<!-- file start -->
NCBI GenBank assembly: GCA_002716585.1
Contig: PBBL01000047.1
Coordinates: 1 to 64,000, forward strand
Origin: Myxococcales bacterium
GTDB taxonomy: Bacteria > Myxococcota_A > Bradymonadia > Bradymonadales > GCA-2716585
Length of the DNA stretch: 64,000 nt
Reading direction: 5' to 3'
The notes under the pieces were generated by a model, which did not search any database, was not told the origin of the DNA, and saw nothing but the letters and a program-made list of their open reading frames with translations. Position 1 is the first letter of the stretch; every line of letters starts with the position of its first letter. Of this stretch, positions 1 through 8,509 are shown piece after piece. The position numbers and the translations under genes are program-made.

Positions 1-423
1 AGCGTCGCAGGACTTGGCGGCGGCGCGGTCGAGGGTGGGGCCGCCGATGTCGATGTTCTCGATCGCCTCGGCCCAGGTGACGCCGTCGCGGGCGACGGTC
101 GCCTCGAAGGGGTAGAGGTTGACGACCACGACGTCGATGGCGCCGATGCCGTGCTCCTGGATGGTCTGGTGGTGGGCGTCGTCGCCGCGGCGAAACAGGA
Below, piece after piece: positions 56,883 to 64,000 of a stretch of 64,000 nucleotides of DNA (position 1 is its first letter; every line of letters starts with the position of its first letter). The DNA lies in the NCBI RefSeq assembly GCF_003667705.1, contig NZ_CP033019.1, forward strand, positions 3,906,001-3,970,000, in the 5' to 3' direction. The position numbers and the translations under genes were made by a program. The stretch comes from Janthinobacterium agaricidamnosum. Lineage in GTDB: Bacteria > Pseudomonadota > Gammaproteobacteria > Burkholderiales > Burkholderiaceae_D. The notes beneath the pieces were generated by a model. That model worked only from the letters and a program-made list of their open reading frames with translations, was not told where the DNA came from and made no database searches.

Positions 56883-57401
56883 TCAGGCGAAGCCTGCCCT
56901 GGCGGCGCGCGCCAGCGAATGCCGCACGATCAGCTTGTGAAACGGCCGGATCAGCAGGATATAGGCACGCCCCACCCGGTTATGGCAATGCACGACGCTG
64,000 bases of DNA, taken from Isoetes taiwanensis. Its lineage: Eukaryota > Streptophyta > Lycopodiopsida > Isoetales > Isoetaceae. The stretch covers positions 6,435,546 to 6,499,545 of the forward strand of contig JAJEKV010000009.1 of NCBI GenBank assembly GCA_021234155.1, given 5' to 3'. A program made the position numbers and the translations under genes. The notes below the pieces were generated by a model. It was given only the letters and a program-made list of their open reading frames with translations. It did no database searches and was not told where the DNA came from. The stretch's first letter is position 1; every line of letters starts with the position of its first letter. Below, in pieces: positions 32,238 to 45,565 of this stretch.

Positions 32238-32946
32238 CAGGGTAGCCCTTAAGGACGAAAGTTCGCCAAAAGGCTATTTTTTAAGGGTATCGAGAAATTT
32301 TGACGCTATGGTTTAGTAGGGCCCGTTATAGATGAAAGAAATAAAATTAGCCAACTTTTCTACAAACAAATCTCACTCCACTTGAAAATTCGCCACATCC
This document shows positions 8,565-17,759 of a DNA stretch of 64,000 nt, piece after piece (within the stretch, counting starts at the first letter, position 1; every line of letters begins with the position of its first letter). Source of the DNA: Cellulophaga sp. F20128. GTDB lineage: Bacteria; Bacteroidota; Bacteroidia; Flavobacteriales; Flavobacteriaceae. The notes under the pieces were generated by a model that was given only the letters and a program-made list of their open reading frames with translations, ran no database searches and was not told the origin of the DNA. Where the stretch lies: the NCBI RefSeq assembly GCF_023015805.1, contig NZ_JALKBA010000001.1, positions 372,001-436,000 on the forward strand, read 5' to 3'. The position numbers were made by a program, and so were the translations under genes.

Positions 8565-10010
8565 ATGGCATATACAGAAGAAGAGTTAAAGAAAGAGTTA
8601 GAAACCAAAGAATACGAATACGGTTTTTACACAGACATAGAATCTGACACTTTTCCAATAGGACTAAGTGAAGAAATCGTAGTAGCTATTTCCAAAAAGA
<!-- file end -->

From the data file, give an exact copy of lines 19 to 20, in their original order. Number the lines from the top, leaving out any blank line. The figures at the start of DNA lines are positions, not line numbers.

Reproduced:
32301 TGACGCTATGGTTTAGTAGGGCCCGTTATAGATGAAAGAAATAAAATTAGCCAACTTTTCTACAAACAAATCTCACTCCACTTGAAAATTCGCCACATCC
This document shows positions 8,565-17,759 of a DNA stretch of 64,000 nt, piece after piece (within the stretch, counting starts at the first letter, position 1; every line of letters begins with the position of its first letter). Source of the DNA: Cellulophaga sp. F20128. GTDB lineage: Bacteria; Bacteroidota; Bacteroidia; Flavobacteriales; Flavobacteriaceae. The notes under the pieces were generated by a model that was given only the letters and a program-made list of their open reading frames with translations, ran no database searches and was not told the origin of the DNA. Where the stretch lies: the NCBI RefSeq assembly GCF_023015805.1, contig NZ_JALKBA010000001.1, positions 372,001-436,000 on the forward strand, read 5' to 3'. The position numbers were made by a program, and so were the translations under genes.